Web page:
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For the past few months, interactive advertising has been churning out press in quantities rivaled only by the O.J. Simpson trial. And like that trial, everyone has an opinion, but no one seems to be shedding much light on the subject.

If anything, the overexposure leads you to conclude that the whole thing is just a confusing mess. What is interactive anyway?

Is it TV? Is it online? Is it kiosks? Is it CD-ROM? Does it have something to do with the fabled (and misunderstood) information superhighway? Is it something we don't even have a word for?

Fortunately, there is a word for it. It's called "selling." (Remember that one?) Which is what we all did before we got into show business (i.e., TV). And it's what the direct mail shops have never forgotten. In fact, I believe interactive to be the perfect selling medium, the showroom of the mind. But we'll come back to this.

Without really understanding the potentials and the pitfalls, the feeling among many agencies is whatever interactive is, we'd better get into it, and right away. So you rush off and start spending money, but you don't really know where to spend and you're uneasy because you're afraid you might be throwing money away on technology that isn't going to be around tomorrow.

The problem is, no matter where you spend your technology dollars right now, that thing isn't going to be around tomorrow. What will be around is what you've learned. Which is, after all, what makes you so valuable already, right?

We're at a point in the history of interactive multimedia similar to when automobiles started arriving around the turn of the century. Then, you could buy a car, but the choices were confusing. Should you get an electric one? A Stanley steamer? A noisy, smelly gasoline-driven model? Maybe you should just stick with the horse and carriage, which you knew would never go out of style.

A far-sighted individual could have told you it didn't matter what you got. It wasn't going to last for a hundred years anyway. The point was, there were going to be automobiles of some kind, and what you needed to be doing was learning how to drive.

The same is true of interactive advertising. Right now, you need to be learning how to drive. And here are your first driving lessons for the infobahn.

The first thing you want to learn is true interactivity. Whoever first understands how to sell in an interactive medium, and starts doing it well, is going to come out on top. Small agencies have an advantage here, but big agencies can profit as well-if they listen.

Lesson #1-It ain't TV. TV is not interactive and interactive is not TV, at least in its present form. You can't get people involved in a voluntary sales process by shouting something over and over. TV commercials rely on attitude, control of the message and repetition, none of which are inherent (or necessarily even desirable) in an interactive medium. If you want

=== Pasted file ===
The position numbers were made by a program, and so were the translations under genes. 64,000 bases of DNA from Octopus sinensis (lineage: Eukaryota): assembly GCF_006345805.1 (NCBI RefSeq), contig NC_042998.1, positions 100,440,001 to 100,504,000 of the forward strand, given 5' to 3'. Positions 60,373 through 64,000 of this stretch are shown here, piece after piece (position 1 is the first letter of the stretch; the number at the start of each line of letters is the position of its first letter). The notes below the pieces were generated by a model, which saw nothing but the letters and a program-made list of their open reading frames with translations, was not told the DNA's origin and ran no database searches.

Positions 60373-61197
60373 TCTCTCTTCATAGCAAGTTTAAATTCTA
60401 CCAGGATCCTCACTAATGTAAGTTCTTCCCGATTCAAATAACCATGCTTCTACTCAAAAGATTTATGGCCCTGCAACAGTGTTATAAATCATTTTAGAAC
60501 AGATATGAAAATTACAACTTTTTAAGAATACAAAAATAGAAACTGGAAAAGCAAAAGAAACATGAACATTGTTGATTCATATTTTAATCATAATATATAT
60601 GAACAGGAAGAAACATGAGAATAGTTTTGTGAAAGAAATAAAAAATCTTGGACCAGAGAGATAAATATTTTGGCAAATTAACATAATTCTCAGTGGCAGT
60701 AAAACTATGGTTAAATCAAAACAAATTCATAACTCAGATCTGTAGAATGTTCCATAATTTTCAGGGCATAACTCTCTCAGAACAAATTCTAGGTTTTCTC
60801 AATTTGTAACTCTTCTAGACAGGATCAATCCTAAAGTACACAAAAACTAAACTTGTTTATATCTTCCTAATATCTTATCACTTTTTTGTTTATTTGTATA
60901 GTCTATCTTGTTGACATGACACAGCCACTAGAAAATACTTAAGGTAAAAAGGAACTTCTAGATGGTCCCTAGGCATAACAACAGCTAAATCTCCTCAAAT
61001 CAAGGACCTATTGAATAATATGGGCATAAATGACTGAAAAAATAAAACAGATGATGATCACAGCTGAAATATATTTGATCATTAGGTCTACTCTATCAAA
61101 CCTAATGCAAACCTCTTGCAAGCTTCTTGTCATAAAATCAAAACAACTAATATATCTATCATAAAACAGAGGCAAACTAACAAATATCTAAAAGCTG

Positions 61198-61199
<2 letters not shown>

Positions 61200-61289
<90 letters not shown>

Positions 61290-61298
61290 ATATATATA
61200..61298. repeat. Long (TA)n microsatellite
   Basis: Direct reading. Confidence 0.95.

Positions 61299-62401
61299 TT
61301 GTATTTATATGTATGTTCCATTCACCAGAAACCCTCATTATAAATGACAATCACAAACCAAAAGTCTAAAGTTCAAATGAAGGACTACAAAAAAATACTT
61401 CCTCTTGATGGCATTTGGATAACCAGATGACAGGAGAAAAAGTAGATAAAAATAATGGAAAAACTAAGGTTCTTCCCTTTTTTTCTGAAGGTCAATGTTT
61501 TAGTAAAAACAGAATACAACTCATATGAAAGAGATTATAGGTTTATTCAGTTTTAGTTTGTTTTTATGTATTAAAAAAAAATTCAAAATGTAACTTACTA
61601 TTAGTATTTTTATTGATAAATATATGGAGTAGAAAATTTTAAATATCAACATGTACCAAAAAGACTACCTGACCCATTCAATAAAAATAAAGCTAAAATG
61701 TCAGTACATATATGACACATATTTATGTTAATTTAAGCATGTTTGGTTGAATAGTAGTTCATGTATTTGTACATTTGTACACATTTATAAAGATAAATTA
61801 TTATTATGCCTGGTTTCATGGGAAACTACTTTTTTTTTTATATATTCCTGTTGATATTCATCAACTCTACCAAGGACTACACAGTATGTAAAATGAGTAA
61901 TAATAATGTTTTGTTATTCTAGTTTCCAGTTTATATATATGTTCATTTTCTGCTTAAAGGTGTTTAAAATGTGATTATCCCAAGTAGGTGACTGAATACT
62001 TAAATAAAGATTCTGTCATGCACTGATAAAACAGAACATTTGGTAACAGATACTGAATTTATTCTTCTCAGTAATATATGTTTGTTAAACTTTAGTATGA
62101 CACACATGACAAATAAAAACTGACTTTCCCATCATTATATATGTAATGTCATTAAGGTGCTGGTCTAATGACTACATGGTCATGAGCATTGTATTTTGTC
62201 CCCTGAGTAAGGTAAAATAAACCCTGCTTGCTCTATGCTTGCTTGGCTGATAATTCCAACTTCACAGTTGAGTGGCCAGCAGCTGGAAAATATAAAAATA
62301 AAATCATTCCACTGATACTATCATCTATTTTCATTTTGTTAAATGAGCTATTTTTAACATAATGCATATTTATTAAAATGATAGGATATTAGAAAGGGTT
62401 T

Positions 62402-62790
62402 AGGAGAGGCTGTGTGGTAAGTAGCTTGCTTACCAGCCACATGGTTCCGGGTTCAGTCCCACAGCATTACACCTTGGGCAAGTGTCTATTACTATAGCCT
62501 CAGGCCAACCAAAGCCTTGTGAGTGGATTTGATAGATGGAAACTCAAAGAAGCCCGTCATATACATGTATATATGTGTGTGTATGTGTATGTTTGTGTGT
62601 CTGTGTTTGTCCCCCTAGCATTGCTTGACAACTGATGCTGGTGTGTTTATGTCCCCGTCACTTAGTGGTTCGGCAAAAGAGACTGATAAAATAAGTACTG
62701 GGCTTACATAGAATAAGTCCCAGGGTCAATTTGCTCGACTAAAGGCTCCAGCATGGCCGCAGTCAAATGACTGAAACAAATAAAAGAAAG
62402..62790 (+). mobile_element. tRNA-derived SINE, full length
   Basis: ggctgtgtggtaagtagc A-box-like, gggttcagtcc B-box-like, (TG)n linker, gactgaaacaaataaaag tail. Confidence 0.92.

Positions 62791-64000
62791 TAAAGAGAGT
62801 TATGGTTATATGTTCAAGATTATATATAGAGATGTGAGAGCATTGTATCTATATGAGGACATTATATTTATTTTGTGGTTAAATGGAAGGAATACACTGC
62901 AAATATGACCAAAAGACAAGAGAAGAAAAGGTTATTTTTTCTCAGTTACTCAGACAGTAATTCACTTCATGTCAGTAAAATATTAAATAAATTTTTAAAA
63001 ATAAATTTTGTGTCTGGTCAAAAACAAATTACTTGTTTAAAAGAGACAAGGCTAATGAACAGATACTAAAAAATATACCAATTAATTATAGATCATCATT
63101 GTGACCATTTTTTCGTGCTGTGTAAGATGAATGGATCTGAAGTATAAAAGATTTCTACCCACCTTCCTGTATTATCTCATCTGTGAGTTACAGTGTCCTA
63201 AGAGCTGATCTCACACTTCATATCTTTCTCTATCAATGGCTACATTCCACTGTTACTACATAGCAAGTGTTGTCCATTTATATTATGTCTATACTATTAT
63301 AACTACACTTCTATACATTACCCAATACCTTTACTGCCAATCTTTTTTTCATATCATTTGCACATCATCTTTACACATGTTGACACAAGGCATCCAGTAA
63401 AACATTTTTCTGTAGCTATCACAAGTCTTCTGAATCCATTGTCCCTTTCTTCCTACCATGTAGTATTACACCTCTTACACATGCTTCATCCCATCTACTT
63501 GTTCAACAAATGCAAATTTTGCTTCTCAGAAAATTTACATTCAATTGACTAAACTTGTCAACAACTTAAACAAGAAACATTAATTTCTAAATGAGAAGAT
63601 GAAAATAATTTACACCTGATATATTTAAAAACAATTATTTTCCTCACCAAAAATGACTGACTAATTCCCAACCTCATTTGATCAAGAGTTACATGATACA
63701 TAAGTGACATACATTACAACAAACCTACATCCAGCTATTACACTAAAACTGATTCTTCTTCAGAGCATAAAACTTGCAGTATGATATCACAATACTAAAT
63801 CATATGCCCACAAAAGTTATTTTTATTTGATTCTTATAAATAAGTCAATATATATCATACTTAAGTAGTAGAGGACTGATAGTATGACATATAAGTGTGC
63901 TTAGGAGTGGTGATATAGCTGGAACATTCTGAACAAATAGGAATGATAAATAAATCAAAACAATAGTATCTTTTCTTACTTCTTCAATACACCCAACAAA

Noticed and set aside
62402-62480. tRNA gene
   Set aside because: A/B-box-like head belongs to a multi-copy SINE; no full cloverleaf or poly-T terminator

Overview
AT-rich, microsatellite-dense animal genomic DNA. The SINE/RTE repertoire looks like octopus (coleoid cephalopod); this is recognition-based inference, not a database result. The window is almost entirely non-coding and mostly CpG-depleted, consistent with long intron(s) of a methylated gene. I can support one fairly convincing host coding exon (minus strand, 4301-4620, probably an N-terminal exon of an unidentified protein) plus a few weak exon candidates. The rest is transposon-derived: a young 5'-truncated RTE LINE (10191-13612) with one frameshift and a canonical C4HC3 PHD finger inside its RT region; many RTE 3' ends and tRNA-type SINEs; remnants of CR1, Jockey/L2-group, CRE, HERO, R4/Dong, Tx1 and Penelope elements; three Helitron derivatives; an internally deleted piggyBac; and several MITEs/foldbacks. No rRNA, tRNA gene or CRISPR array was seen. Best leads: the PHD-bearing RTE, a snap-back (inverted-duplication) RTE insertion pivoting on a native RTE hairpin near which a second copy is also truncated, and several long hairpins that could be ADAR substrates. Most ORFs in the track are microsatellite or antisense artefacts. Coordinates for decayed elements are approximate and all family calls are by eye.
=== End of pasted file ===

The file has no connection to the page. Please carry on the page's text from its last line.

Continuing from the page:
people to walk into your showroom of the mind, you have to be courteous, inviting, interesting and, above all, valuable.

McDonald's recently had an offering on America Online. This was a QuickTime movie, playable on your computer, of a commercial you'd already seen on TV. Billed as an "interactive ad," it was about as interactive as a tree stump and took half an hour to download.

Apparently, they think people will pay money to acquire poor copies of something they get for free elsewhere. Maybe they're looking for a way to prove to themselves that interactive doesn't work. If so, good start.

Lesson #2-Information is king. OK, I'm going to use the C word here: collateral. Hold your nose if you will, but take a look at a good brochure and see how much it tells you. It gives you what you want while seducing you with other benefits. If someone is really interested in a product, they want information about it.

Lesson #3-It's all about selling. Direct mail is an excellent model here. The whole premise of direct mail is selling by informing and seducing.

Good direct mail leads you along, gets you involved, makes you an offer, persuades you to get out your credit card. It's not about cleverness, fashion or production values. There are even attempts at rudimentary interactivity, as in getting you to paste a stamp to a card or check a special box on a business reply card for an extra bonus.

Lesson #4-Writing is key. If you're going into an informational medium, you're going to have to use words to get your message across. Use graphics and copy the way you would in a good print ad. Attract attention with graphics, focus the message with the headline, sell in the copy.

Lesson #5-Give up control. The key to the success of the automobile was individual empowerment: People could go where they wanted when they wanted. The same is true of interactive advertising. Don't try to control the flow of the message. Let consumers look at what they want to look at, go where they want to go, interact at their own pace. Just make sure your piece is wonderful wherever they go.

Doing it right: That's the trick. The only way to do that is to get experience. So get started now. Whatever your flavor of interactive, apply these principles and you'll be learning the right lessons.

Mr. Brueckner is exec VP-creative director at Duval Woglom Brueckner & Partners, Boston.

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